Why Did Cedric Maxwell, the Most Talkative Boston Celtics Player in the 1980s, Go an Entire Season Without Saying a Word?
Cedric Maxwell was never short on words. The Boston Celtics forward was always known for talking trash to both teammates and opponents, on and off the court. He was a reporter’s dream, never short on providing quality quotes.
During the 1982-83 season, however, things changed. Nobody heard from Maxwell. He went the entire season without speaking to the media.
Cedric Maxwell was an underrated member of the Boston Celtics
While most of the credit for the Boston Celtics success in the 1980s goes to Larry Bird, Kevin McHale, and Robert Parish, Cedric Maxwell played a valuable role in winning his two championships.
Before Bird came to town as a rookie, Maxwell averaged 19.0 points and 9.9 rebounds in the 1978-79 season. With Bird on the team, he still put up 16.9 points and 8.8 rebounds per game.
When McHale and Parish arrived in Boston for the 1980-81 season, Maxwell had to sacrifice stats, but he was named MVP of the 1981 NBA Finals. He also led the Celtics during a do-or-die Game 7 against the Los Angeles Lakers in the 1984 NBA Finals. He led the way with 24 points, eight rebounds, and eight assists after telling his teammates to jump on his back.
Whether it was trying to fire up teammates or attempting to get in an opponent’s head, Maxwell was always talking.
“Max was always talking trash,” Bird wrote in his book Drive: The Story of My Life. “Sometimes he’d come into the locker room after doing an interview and say, ‘Hey, we’ve got to get serious tonight. I just said something they’re not going to like.’ So then, we’d have to play even harder. He’d do it all the time.
“‘Hey boys, I opened my mouth again. I shouldn’t have said it, but I did.’”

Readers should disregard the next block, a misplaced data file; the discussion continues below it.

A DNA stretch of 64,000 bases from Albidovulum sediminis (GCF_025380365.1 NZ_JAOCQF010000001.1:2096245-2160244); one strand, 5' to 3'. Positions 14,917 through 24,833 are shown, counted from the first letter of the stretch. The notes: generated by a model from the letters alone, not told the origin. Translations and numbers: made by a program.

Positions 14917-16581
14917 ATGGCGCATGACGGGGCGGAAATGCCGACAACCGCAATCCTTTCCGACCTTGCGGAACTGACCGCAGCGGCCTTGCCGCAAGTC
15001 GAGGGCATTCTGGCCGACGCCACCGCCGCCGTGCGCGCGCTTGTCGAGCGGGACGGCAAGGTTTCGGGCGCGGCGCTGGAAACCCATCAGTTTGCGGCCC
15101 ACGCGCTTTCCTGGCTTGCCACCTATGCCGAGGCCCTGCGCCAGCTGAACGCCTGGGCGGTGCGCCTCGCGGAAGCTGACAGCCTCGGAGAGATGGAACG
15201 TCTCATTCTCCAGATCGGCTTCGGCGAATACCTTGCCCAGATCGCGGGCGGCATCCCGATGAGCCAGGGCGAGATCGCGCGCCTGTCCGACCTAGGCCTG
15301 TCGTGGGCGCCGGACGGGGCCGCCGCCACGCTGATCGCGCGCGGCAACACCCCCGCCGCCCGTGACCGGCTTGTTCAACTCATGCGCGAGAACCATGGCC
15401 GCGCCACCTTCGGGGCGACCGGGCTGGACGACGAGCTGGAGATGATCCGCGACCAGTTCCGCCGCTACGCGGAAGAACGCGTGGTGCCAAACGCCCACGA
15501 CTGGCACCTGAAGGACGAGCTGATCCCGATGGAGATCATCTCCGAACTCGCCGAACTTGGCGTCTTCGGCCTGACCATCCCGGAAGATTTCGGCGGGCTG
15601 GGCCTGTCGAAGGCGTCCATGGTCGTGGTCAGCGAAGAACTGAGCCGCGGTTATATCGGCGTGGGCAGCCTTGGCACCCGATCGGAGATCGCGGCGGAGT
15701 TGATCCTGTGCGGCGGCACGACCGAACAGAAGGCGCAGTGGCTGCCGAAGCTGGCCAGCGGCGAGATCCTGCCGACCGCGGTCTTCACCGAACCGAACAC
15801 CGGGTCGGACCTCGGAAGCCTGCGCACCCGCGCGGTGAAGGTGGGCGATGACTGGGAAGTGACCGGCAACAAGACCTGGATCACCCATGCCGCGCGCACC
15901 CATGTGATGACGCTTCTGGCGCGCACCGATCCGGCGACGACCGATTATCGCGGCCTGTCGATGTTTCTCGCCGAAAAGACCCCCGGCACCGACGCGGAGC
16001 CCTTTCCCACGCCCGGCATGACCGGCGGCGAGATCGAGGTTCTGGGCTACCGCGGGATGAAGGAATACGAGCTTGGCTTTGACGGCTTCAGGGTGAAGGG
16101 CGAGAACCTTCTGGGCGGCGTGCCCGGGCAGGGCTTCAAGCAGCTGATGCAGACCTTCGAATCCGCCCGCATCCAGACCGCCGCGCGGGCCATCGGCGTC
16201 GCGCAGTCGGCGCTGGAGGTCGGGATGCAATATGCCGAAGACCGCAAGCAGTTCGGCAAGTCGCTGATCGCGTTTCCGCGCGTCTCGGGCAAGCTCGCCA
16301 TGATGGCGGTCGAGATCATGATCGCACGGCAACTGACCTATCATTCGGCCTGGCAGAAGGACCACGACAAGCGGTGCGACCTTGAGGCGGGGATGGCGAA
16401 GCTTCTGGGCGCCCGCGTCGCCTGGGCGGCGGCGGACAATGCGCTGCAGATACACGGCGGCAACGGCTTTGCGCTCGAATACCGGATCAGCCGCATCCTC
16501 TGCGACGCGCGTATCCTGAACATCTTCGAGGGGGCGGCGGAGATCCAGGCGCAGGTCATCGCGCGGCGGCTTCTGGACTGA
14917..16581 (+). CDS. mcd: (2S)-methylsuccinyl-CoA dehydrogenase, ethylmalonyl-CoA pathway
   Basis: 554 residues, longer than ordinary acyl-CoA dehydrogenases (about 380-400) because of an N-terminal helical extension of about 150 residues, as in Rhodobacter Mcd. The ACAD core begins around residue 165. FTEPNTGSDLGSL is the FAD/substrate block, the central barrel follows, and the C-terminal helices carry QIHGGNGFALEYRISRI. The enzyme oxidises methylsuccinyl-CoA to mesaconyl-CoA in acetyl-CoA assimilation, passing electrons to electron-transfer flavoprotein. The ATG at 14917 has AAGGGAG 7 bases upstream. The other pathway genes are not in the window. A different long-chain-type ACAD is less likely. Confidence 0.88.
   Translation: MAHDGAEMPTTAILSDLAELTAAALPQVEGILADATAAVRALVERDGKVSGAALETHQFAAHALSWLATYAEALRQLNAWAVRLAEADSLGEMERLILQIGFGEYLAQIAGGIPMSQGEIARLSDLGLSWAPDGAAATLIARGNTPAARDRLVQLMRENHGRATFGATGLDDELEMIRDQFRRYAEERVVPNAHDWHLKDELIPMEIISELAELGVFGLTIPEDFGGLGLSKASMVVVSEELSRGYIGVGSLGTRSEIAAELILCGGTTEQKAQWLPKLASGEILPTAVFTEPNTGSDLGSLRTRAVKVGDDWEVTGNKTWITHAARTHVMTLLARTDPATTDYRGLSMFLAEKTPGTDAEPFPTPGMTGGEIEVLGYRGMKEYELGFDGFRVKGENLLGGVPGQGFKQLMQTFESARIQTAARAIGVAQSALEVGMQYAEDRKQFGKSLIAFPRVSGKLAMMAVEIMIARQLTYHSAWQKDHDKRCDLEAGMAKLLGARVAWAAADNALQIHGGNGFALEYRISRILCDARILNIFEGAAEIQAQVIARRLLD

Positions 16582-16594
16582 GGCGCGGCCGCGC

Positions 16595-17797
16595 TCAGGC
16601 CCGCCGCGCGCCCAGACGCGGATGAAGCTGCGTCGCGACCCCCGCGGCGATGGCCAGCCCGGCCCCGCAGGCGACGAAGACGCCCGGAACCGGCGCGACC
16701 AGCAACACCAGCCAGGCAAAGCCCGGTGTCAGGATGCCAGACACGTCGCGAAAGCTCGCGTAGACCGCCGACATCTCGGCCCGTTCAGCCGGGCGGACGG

Maxwell kept his mouth shut the entire 1982-83 season
The 1982-83 season was a rough one for the Celtics. Although they won 56 games, they were embarrassingly swept by the Milwaukee Bucks in the conference semifinals. The team didn’t have the same juice it had in previous years. They also didn’t have Maxwell’s keep-’em-loose personality in the locker room. He never said one word to the media all season.
“As miserable as the 1982-83 season was, there was one person you never heard a word from — me,” Maxwell wrote in his book If These Walls Could Talk. “As Dan Shaughnessy pointed out, perhaps the most talkative guy on the whole team — yours truly — never said a word to any reporters the entire season.
“The reason was simple. I was disappointed that some of the media had gone into my personal life and was talking about the birth of my first child Shemeka, who was born before Renee and I got married. Then they started to go back and forth about how much money I was making and all that stuff. My personal life is personal. I have a private life, and it didn’t seem like that stuff was newsworthy.
“Reporters were just shocked. I was one of the team’s best interviews. Now there was nothing — not even off-the-record talks.
“Finally, the reporters cajoled me into talking the next year, and we were back to normal. Nowadays, of course, the league can fine you for not talking, but I wanted to prove my point, and I did.”